Investigators at The Feinstein Institute for Medical Research have discovered for the first time, direct evidence of a genetic overlap between schizophrenia and general cognitive ability. The findings are published online in Molecular Psychiatry.
Schizophrenia is a chronic, severe and disabling brain disorder that affects approximately 2.2 million Americans each year. It is characterized by a significant reduction in general cognitive abilities, so that many patients struggle with completing school, holding jobs and achieving their full potential. Previous studies have indicated subtle cognitive abnormalities in undiagnosed and unmedicated relatives of patients who live with schizophrenia, which suggests the possibility of genetic overlap between risk for schizophrenia and cognitive traits. These previous studies, however, did not test this overlap on the molecular level.
Anil Malhotra, MD, director of psychiatry research at Zucker Hillside Hospital and an investigator at the Feinstein Institute, and his colleague Todd Lencz, PhD, associate investigator at the Zucker Hillside Hospital and the Feinstein Institute, conducted the first molecular genetic test to determine if genetic markers of reduced cognitive ability were also genetic markers of increased schizophrenia risk. Specifically, they conducted a large-scale, meta-analysis, genome-wide association study (GWAS) of samples from 5,000 subjects provided by the Cognitive Genomics consorTium (COGENT). COGENT, which was founded and is led by Dr. Malhotra, is an international consortium of nine teams of researchers across seven countries.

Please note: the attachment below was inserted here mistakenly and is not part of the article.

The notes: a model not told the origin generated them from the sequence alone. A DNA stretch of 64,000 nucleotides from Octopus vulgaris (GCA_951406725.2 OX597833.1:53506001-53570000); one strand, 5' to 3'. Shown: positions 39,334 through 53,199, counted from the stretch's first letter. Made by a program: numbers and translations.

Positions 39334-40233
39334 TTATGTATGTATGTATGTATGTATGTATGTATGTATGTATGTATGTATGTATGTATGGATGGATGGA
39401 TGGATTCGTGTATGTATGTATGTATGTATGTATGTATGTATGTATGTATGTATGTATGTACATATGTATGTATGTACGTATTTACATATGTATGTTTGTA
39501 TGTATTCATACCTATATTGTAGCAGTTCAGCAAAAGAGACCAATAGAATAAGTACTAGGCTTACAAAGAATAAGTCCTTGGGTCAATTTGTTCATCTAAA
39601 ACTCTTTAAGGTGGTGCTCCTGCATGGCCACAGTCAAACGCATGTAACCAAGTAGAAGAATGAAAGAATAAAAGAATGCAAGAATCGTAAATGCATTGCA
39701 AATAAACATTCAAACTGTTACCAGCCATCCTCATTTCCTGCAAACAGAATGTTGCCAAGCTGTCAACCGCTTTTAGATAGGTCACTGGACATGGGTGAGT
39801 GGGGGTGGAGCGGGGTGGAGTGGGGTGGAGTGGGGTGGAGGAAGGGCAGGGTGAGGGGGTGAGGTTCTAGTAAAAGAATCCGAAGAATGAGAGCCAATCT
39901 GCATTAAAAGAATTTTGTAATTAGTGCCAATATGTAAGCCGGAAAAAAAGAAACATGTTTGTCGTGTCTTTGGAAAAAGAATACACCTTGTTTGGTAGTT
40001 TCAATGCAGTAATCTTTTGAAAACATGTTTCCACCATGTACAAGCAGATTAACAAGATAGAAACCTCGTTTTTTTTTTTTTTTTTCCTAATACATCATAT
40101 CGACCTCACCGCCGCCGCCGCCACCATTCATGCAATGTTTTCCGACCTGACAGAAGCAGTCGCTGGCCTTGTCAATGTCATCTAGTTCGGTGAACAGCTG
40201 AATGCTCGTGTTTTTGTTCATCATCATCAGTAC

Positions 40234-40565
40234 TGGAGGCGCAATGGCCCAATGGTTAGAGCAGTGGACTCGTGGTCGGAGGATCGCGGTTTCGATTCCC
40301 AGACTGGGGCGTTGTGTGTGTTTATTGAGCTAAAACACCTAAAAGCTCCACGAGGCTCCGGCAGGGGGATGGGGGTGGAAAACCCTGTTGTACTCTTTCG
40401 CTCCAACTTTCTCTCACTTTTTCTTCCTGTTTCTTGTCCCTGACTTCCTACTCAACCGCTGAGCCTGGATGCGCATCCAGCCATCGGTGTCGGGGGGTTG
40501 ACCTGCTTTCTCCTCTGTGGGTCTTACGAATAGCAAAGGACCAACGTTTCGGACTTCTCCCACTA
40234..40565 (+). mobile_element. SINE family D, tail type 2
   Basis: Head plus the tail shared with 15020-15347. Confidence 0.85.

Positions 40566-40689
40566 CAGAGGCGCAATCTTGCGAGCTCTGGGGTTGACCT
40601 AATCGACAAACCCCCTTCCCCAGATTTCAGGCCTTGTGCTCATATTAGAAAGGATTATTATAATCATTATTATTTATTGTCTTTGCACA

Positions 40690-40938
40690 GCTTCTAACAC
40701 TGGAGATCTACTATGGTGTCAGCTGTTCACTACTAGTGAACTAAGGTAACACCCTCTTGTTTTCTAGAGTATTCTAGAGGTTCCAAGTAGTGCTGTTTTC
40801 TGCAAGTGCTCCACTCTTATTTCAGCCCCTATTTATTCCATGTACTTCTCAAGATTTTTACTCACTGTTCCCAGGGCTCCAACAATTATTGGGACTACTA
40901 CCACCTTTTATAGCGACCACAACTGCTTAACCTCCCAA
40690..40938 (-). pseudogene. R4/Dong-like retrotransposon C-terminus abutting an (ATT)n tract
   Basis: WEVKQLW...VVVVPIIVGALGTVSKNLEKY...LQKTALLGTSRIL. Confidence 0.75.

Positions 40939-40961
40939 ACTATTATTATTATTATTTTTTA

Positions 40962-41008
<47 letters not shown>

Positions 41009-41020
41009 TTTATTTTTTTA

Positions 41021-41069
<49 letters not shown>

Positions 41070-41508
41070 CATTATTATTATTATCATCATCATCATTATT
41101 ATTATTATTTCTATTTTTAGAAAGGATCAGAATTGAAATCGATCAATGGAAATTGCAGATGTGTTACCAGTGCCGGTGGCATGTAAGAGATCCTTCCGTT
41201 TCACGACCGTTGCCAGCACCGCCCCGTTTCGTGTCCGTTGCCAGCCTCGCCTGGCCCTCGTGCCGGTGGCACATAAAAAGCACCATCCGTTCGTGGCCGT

Through their analysis, they confirmed that patients who suffered from schizophrenia also had lessened cognitive ability. This is the first direct evidence for genetic overlap between schizophrenia risk genes and genes that regulate general cognitive ability, such as memory, attention, and language abilities. The results provide molecular confirmation of this genetic overlap and additional insight into how schizophrenia develops and progresses.
"This research leads us to a deeper understanding of how schizophrenia affects the brain at the molecular level," said Dr. Lencz. "Our studies are designed to provide clues to the development of new treatments to improve the lives of our patients."
The above post is reprinted from materials provided by North Shore-Long Island Jewish (LIJ) Health System. Note: Materials may be edited for content and length.
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